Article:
It's estimated that about a third of household rubbish could be reduced, reused or recycled. That's a huge amount of unnecessary waste going into landfills, and a challenge to us all.
Here are some simple tips for minimising your rubbish output:
* In the western world we each use an average of 300 plastic bags a year. Every single person! Plastic bags can take up to 500 years to break down in a landfill, so make it your new year resolution to get yourself a big, durable reusable bag to use when you shop.
* When possible, buy products that don’t come in a lot of unnecessary packaging. Look for the symbols that mean packaging is recycled and biodegradable
* The health benefits of water are obviously great, but buying water in non-recyclable bottles isn’t great for the environment. So if you prefer bottled water, look for brands packaged in glass or recyclable plastic, and make sure the plastic is BPA (Bisphenol A) free. BPA is a compound used in the manufacturing of many plastics and some studies suggest it may leach into water or food. The concern is that BPA can mimic the body’s own hormones and continued exposure may have negative health effects.
* Give homemade presents, such as Preserved Figs or embroidered tea towels. They save money and resources and your friends and family will appreciate the love and care that goes into them
* Reduce your use of disposable items such as paper plates and plastic cups
* Instead of relying on paper towels, use washable cloths to clean the kitchen bench and wipe up spills
* Use baking paper or kitchen paper instead of plastic wrap when cooking and filling the lunchboxes
* Buy in bulk and transfer to jars in the pantry
* Print on both sides of paper
* Choose recyclable batteries
* Give unwanted clothes away to friends and family or charitable organisations. Plus, stop buying cheap clothes that don’t last - it's a false economy. Quality second-hand clothes are a good option
* Join the 8.5 million worldwide users of freecycle.org to give away reusable household items that you don't want any more - free to a good home!
* Think before you buy. Do you really need a new sofa? Try recovering your old one. Trawl antique and junk shops for abandoned treasures. Tart up old shelves with a couple of coats of paint. The vintage look is all the rage!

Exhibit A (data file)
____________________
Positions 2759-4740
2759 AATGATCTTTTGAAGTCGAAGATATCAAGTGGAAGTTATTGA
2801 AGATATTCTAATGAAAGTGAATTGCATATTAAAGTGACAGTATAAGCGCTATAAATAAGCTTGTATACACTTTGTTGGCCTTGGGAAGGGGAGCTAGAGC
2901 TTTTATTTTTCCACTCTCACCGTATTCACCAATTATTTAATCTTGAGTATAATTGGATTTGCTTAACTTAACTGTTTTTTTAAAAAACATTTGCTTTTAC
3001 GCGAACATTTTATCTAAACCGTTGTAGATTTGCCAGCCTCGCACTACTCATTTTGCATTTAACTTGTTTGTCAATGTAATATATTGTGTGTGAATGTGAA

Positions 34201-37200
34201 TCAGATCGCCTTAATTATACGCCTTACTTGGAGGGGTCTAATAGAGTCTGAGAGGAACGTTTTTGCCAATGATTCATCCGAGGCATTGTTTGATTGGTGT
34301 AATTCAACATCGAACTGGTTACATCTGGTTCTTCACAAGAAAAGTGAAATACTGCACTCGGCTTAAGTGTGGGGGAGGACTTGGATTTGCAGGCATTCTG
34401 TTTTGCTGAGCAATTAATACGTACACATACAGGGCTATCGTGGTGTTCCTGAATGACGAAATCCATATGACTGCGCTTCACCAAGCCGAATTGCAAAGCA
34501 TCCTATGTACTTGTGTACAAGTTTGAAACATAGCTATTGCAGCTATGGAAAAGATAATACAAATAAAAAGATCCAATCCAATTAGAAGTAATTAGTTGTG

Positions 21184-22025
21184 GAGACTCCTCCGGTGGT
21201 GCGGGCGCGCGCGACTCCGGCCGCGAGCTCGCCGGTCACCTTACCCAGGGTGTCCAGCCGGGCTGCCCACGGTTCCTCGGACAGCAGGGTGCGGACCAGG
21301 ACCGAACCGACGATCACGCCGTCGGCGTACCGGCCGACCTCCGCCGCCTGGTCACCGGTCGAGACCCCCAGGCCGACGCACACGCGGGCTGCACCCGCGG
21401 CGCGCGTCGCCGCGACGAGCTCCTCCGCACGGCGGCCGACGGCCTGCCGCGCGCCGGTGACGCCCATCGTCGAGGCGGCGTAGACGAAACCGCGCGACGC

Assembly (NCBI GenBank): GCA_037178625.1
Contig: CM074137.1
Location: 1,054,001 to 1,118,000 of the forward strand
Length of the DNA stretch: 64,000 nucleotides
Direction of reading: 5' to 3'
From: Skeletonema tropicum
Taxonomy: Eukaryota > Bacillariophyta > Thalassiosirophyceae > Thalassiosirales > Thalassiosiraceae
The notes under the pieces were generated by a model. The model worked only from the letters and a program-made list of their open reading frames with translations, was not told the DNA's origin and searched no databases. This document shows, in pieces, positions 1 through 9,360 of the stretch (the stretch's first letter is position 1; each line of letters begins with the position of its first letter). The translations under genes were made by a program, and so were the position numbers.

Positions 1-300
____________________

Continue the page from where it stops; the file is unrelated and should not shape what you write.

Ethical shopping is a broad term that basically means shopping with a conscience, considering the fate of the producers, the animals and the natural environment that brought you the products you use.
There are many things you can do to make sure your shopping expeditions have a positive effect on others. You might want to start by buying locally grown foods, supporting the farmers who stock your nearest farmers' market or the butcher down the road. This is all about reducing your ‘food miles’ (the distance a product travels from its origin to your stomach) and strengthening the bonds of your local community.
You could choose free-range eggs and chicken and pork that have been farmed in an ethical and sustainable way. The living conditions of chickens laying free-range eggs can vary tremendously, so research brands that interest you. The same goes for pork and chicken, although often your independent butcher will stock good free-range products. Your nearest SPCA should be able to offer advice on brands that walk the talk. Alternatively, you could keep a couple of hens in the garden or become friendly with a farmer.
Fair Trade products have been made in a manner which is sustainable, guarantees decent wages and working conditions, and is good for the local economy in the developing countries they come from. Look for Free Trade coffee, tea, nuts, chocolate and dried fruits at your supermarket, or buy products online or from aid organisations.
Just thinking about our energy consumption and its impact on the planet can be overwhelming, but the good news is that every little bit you do helps - it really does. Start in the kitchen, by switching off appliances at the wall when they're not in use (you'd be amazed at how much electricity pilot lights and LED clocks use) and making sure you fill the dishwasher completely before using it.
Replace your light bulbs with eco-bulbs, which use just 20 per cent of the energy that conventional bulbs do. When it comes time to replace your dishwasher and fridge, choose energy-efficient models. Switch off the lights when you leave the room, and use window coverings to keep in heat at night. Good old-fashioned draught stoppers in front of doors are great for minimising chills. If you are really committed to saving energy, think about installing a solar heating system for your water.
In the garden, make motor-powered jobs more planet-friendly by maintaining sharp blades on lawnmowers and hedge trimmers to reduce wasted energy. Instead of using a leaf blower to tidy paths and driveways, get out a broom and enjoy the incidental exercise. Hang your clothes out to dry on the line whenever possible rather than running the dryer, and use solar-powered garden lighting, which looks just as pretty as more expensive, energy-hungry systems. And rather than buying new building materials, whose manufacture burns through yet more energy, get innovative with salvaged items for making patios, walls and garden borders.
It's relatively easy to deal with water wastage in the kitchen. First job is to fix any leaky taps and install tap aerators, which reduce the amount of water used but not the pressure. Instead of washing your vegetables under a running tap, partially fill the basin with water and rinse them. Thaw frozen foods in the fridge rather than under running water in the sink.